The bond market looks like a runaway train right now, as more investors clamber aboard to escape the perceived economic boogeyman.
As New York wakes up, the yield on the 10-year U.S. bond is hovering at 15-month lows, yields on equally dated Japanese and German government bonds have pushed further into negative territory, and Australia’s turned negative for the first time in 10 years.
“We fear the things we don’t know, not what everyone is talking about,” says CrackedMarket blogger Jani Ziedins, who believes stock bulls still have the edge and investors may be freaking out over nothing new. Indeed, equities are holding pretty steady for Thursday, as investors keep one eye on trade talks in Beijing and the other on a coming update to fourth-quarter U.S. GDP.
Despite all your best worries, the S&P 500 is about to close out a rock-solid quarter, with a near 12% return set to mark the best three-month performance since March 2012.
There’s more good news (yes, good) for stock bulls in our call of the day, from Ajay Rajadhyaksha, head of macro research and Michael Gavin, head of asset allocation research at Barclays, who expect all this pessimism over the world economy will calm down, driving investors “out of safety and into risk assets, including equities.
“We suspect that such a ‘flight from safety’ will provide a window of opportunity for equity market outperformance and recommend that tactically inclined investors should position for it,” said Rajadhyaksha and Gavin, in a note to clients.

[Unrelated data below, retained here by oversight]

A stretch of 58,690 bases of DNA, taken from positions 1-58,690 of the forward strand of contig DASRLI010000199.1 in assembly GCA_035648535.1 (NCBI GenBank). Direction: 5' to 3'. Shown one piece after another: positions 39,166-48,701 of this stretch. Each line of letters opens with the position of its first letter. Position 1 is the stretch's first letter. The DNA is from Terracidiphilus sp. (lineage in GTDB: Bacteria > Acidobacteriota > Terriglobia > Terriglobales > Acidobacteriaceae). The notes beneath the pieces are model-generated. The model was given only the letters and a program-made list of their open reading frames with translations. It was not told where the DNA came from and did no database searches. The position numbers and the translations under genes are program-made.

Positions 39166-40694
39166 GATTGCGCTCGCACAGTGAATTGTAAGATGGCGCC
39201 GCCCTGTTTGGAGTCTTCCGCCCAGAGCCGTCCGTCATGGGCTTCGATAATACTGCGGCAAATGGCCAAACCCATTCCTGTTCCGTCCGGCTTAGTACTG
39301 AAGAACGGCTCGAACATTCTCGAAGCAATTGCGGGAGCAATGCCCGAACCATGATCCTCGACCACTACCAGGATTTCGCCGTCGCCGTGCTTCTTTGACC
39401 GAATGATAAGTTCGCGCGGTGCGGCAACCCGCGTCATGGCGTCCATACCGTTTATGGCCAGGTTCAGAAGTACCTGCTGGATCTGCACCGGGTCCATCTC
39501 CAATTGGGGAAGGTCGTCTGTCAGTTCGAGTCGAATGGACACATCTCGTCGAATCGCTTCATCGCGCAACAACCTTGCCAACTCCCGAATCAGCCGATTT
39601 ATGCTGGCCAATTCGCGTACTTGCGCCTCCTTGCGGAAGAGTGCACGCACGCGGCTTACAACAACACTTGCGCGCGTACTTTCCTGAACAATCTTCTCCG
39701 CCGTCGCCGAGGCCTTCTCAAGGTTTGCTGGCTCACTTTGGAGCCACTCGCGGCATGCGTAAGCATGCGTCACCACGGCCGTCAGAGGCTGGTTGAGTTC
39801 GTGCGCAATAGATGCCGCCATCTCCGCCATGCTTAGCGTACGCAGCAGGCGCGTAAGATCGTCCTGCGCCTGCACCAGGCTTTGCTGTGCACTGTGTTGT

In short, they say it’s “hard to see the attraction of 10y Treasury yields near 2.4% (the current U.S. policy rate), while a mild move higher in yields is all that is required to wipe out the coupon [ rate of interest paid annually] on offer.”
And while cash has been a friend for some, the pair think those camped out in that asset will also be forced into riskier assets such as stocks, due to low returns available in major currency areas, such as the U.S. and even more in Europe and Japan.
Still, they say this equity cheerleading is tough, with the S&P 500 only 4.4% off its September record high. “The asset allocation call would be much easier if equity markets were trading as pessimistically as bond markets seem to be doing. Instead, equities appear to be fairly valued from a fundamental perspective,” said Barclays.
And with a soft patch for earnings growth seen by many this year, gains for stocks will be heavily dependent on further multiple expansion — that is, how much more investors are willing to pay for those companies.
But the Barclays team also sees an “outside chance of a melt-up scenario” for stocks, driven by a stronger fiscal response out of China, a credible trade deal and a calmer political backdrop in Europe along with more stimulus. And they see no U.S. recession, but are keeping an eye out for any soft patch morphing into a “serious downturn.”
Story cited here.